b.EU programmes and networks for SMEs

Examples of SME policies and networks aimed at SMEs include, firstly, general support services for SMEs in the EU, such as the ‘Enterprise Europe Network’, ‘SOLVIT’, ‘Your Europe — Business’, ‘SMEs and the Environment’, and ‘Dealing with Chemicals: National REACH Helpdesks’. Secondly, support for innovation and research includes the ‘IPR Help Desk’, ‘SME Techweb’, ‘China IPR Helpdesk for SMEs’, ‘European Business and Innovation Centres (BIC) Network (EBN)’, ‘Innovation networks’, ‘Gate2Growth’, ‘CORDIS Incubators Service’, ‘CORDIS European Innovation Portal’ and ‘Electronic Marketplaces’.

c.SMEs and research

Research and innovation are crucial to the sustainable success and growth of SMEs in the EU. The Horizon 2020 programme for the 2014-2020 period aims at creating a better and more comprehensive support environment for the research and innovation activities of SMEs. Major simplification should be achieved through a single set of rules. As part of this approach, SMEs are encouraged to participate through a new ‘specific SME instrument’, aiming to fill gaps in funding for early-stage, high-risk research and innovation by SMEs.

It should be noted that an interim evaluation of Horizon 2020 is a mandatory requirement under the regulation establishing Horizon 2020. The interim evaluation will contribute to improving the implementation of Horizon 2020 and will provide a solid evidence base for designing future activities and initiatives. In fact, the results will be used to prepare for the ex-ante impact assessment of the future Framework Programme for Research (starting in 2017).

d.Programme for the Competitiveness of Enterprises and SMEs (COSME)

The Programme for the Competitiveness of Enterprises and SMEs (COSME) was proposed by the Commission in November 2011 (COM(2011) 0834). In November 2013 Parliament approved the multiannual financial framework, allocating a budget of EUR 2.3 billion (in 2013 prices) to COSME.

COSME carries out its activities to a large extent under the current CIP programme, thereby pursuing the following general objectives:

  • to improve access to finance for SMEs in the form of equity and debt: an equity facility for growth-phase investment, and a loan guarantee facility which will provide SMEs with direct or other risk-sharing arrangements with financial intermediaries to cover loans; EUR 1.4 billion of the COSME budget is allocated to financial instruments;
  • to improve access to markets both inside the Union and globally: growth-oriented business support services will be provided via the Enterprise Europe Network in order to facilitate business expansion both within the single market and outside the EU;
  • to promote entrepreneurship: activities will include developing entrepreneurial skills and attitudes, especially among new entrepreneurs, young people and women.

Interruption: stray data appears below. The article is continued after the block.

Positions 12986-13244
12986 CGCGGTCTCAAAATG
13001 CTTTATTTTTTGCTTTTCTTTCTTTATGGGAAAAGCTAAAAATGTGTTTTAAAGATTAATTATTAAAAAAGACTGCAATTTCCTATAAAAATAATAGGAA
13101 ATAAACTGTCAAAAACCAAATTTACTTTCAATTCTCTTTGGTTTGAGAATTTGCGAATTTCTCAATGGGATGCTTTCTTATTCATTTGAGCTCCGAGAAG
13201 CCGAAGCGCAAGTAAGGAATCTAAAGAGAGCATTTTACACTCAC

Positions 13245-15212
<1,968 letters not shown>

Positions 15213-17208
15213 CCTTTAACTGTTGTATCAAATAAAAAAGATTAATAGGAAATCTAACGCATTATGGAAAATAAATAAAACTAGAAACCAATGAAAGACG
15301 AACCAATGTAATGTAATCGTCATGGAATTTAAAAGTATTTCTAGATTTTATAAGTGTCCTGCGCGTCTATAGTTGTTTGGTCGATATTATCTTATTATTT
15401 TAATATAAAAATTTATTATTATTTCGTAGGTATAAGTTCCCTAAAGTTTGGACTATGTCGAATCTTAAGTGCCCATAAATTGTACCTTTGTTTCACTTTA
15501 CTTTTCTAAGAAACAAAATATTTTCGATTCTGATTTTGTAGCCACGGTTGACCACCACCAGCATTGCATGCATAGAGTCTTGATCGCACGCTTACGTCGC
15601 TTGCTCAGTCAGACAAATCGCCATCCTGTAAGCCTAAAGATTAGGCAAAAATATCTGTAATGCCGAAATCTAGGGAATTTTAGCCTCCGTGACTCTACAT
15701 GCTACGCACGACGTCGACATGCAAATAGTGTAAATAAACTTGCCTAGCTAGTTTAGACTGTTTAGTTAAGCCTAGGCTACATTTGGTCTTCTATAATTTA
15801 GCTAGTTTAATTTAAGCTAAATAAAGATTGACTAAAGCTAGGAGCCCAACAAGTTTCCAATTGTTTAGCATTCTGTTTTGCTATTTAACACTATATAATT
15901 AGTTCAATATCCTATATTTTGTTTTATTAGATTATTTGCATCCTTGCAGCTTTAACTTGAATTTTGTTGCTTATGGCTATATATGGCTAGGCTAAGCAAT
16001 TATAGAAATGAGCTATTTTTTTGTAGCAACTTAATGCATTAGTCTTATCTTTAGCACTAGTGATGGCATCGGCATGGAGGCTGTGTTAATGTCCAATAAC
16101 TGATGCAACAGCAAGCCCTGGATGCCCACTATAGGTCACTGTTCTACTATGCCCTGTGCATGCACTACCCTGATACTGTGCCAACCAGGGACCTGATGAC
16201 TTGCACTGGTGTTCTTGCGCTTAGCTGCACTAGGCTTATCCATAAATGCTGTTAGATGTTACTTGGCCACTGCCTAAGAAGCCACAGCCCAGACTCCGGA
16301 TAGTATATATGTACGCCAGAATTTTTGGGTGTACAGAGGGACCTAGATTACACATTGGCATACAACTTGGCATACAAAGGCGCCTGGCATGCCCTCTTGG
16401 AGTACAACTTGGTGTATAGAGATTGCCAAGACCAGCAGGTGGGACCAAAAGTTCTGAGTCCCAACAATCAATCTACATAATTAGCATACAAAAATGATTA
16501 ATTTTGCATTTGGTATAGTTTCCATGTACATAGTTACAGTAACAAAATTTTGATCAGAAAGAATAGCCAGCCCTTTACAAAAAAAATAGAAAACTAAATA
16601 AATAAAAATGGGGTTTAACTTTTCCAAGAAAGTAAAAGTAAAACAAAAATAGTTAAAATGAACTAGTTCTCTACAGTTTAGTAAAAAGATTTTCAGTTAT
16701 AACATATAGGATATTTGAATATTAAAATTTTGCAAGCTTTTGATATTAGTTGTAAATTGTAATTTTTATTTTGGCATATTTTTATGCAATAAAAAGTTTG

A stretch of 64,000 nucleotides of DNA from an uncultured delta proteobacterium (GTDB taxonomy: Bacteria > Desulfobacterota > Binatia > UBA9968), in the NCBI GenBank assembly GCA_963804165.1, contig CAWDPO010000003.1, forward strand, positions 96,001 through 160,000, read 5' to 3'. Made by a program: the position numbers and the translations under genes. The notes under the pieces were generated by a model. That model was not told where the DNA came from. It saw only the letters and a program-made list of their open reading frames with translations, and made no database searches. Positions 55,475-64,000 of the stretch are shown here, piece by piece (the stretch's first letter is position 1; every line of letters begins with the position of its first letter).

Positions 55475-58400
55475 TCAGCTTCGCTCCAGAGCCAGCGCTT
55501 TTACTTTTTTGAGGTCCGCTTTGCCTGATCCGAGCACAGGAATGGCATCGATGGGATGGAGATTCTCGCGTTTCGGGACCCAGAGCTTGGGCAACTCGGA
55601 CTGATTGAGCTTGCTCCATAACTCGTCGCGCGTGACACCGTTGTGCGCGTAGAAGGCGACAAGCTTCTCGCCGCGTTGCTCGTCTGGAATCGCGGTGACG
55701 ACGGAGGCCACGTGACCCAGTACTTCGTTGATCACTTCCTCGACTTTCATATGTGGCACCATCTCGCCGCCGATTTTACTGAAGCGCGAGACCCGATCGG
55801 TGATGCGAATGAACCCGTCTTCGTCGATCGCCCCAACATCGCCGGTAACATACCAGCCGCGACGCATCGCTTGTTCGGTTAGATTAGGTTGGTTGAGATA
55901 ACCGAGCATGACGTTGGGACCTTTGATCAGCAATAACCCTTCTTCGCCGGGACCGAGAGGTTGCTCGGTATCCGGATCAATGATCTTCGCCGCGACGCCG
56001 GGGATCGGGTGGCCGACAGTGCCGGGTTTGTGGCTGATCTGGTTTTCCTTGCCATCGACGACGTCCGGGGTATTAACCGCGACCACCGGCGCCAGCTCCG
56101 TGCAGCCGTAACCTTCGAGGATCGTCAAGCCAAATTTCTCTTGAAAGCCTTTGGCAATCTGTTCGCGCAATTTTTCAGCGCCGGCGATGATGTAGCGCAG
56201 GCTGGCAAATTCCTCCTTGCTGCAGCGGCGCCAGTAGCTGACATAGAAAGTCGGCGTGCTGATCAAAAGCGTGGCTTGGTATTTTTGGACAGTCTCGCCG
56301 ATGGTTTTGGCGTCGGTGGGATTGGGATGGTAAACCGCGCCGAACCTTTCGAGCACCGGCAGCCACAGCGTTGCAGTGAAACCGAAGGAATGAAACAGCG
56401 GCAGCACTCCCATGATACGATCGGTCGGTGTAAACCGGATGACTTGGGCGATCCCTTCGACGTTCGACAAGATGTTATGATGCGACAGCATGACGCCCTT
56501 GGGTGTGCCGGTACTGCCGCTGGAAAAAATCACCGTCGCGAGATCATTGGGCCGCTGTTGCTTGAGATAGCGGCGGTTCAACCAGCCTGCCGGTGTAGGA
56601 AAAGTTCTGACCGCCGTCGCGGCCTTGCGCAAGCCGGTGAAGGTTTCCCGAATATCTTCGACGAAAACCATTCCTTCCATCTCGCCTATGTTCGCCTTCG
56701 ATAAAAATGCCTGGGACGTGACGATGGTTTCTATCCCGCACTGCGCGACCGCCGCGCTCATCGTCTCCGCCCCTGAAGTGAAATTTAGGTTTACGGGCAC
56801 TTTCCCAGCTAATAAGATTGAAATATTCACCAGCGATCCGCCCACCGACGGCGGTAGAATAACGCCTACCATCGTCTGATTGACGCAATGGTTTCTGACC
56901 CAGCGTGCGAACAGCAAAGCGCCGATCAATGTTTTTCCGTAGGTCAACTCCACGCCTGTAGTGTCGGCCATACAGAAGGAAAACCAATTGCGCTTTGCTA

According to the Commission, the programme is expected, on an annual basis, to help 39 000 companies to create or save 29 500 jobs and launch 900 new business products, services or processes.

Role of the European Parliament

As early as 1983, Parliament declared a ‘Year of Small and Medium-sized Enterprises and the Craft Industry’ and launched a series of initiatives to encourage their development. Since then, Parliament has consistently demonstrated its commitment to encouraging the development of European SMEs. For example:

  • In June 2010, Parliament adopted a resolution on Community innovation policy in a changing world[1]. In this resolution, it emphasises the need to create conditions whereby risk capital will be more readily available for SMEs. It calls for the development of SME financing tools, such as microcredit, venture capital for people seeking to invest in innovative enterprises, and ‘business angels’ to sponsor business projects by young researchers. It also calls for Member States and the Commission to create tax, financial, business and administrative incentives for investment.
  • In March 2011, Parliament adopted a resolution on an industrial policy for the globalised era[2]. Among other things, it calls on the Commission to proceed with the implementation of the SBA so as to reduce administrative burdens and ensure better access to financing opportunities for SMEs. It also calls for an updating of the definition of SMEs, with a view to allowing greater flexibility in specific industrial sectors. Furthermore, it urges the Commission to increase the participation of SMEs in the framework programmes for research and development.
  • In May 2011, Parliament adopted a resolution on the Small Business Act review[3]. In this resolution Parliament, among other things, calls on the Member States to adopt the last remaining proposal on the European Private Company Statute. It also stresses its concern that the SME test has not been applied properly and consistently in all new legislative proposals, particularly at national level. In addition, it warns Member States about ‘gold-plating’ in exceeding the requirements of EU legislation when transposing directives into national law.
  • In October 2012, Parliament adopted a resolution on ‘small and medium-sized enterprises (SMEs): competitiveness and business opportunities’[4]. In this resolution, it highlights a number of domains, including the reduction of administrative burdens, support for competitiveness and job creation, the launching of start-ups, and access to information and financing.
  • In January 2014, Parliament adopted a resolution on reindustrialising Europe to promote competitiveness and sustainability[5], stressing the importance of SMEs in the EU economy and calling for specific support and assistance for SMEs.
  • In September 2016, Parliament adopted a resolution on access to finance for SMEs and increasing the diversity of SME funding in a Capital Markets Union[6].

[1]OJ C 236 E, 12.8.2011, p. 41.

[2]OJ C 199 E, 7.7.2012, p. 131.

[3]OJ C 377 E, 7.12.2012, p. 102.

[4]Texts adopted, P7_TA(2012)0387.

[5]Texts adopted, P7_TA(2014)0032.

[6]Texts adopted, P8_TA(2016)0358.

Frédéric Gouardères

06/2017